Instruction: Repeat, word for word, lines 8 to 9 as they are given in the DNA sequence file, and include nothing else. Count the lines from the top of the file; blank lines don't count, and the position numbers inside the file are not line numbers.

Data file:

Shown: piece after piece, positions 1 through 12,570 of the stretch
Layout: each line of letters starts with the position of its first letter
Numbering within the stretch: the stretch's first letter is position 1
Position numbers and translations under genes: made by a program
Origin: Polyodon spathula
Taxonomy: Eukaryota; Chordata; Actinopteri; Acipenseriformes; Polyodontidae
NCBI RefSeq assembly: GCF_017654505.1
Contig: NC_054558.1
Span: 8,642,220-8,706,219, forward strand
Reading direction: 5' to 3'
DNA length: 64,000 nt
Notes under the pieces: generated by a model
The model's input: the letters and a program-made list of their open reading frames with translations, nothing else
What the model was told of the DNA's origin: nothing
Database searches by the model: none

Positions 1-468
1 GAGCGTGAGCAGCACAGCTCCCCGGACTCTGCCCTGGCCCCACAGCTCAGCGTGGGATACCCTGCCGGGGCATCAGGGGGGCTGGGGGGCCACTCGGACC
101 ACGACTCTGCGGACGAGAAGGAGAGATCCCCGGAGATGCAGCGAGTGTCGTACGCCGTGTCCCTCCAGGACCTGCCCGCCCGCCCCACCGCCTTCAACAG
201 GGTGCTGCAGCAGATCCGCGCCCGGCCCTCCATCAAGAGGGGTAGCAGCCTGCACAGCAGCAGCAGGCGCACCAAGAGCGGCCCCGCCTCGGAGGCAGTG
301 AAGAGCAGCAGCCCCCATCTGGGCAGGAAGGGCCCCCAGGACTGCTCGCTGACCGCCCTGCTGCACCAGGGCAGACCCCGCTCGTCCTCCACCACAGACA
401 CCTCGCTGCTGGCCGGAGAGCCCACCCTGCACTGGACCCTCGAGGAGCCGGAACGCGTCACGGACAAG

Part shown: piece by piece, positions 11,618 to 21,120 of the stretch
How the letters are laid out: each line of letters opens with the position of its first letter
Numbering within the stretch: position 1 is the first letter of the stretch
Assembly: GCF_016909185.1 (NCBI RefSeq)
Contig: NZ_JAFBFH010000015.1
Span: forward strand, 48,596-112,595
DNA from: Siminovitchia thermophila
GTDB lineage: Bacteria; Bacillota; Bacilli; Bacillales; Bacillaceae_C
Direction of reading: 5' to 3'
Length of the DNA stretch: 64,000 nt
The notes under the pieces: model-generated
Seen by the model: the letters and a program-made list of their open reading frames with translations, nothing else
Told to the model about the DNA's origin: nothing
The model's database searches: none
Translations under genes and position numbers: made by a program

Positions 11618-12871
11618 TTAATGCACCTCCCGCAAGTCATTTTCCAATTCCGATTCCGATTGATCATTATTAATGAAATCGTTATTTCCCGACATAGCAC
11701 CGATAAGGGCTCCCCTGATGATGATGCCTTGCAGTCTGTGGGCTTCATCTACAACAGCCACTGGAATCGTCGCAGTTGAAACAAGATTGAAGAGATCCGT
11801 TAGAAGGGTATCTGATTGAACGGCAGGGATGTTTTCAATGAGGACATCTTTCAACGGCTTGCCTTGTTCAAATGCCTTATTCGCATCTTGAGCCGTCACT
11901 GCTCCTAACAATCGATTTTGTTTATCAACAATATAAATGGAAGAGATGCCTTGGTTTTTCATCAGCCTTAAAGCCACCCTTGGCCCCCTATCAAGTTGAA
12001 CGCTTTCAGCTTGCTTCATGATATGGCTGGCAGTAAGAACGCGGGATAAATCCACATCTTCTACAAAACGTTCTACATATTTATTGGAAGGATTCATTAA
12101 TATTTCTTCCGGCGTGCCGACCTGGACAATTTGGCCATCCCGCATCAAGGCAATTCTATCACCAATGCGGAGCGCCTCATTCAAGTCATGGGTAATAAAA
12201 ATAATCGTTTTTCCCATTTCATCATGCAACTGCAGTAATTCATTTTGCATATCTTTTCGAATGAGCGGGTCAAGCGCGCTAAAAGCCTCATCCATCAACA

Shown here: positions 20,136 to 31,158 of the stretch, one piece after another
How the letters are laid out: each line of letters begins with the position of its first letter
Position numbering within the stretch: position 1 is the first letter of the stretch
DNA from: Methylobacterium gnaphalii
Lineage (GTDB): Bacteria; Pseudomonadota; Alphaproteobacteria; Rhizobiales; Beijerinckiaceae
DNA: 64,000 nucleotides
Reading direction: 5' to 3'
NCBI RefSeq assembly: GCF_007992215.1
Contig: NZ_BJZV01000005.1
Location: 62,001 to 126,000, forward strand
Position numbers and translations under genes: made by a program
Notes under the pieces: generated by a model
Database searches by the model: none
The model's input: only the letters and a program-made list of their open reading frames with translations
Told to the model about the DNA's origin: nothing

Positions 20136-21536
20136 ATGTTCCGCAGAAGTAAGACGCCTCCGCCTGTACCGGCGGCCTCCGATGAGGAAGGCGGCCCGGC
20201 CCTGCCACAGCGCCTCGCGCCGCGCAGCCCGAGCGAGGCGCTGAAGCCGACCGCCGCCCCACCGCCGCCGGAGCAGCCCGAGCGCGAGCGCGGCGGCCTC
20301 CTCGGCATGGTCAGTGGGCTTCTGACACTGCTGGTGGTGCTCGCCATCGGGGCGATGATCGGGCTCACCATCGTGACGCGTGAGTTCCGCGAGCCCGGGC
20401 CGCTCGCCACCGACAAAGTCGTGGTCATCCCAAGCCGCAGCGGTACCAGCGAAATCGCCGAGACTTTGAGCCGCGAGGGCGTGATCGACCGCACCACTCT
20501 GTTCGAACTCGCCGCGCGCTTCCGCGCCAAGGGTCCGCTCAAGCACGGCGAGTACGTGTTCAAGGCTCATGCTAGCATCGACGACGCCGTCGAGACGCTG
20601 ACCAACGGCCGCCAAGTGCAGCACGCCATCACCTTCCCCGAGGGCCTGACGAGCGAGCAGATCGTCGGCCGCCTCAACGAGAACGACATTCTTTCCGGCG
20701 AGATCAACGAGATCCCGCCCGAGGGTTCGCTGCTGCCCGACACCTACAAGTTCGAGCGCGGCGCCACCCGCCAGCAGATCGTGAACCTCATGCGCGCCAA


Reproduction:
Contig: NC_054558.1
Span: 8,642,220-8,706,219, forward strand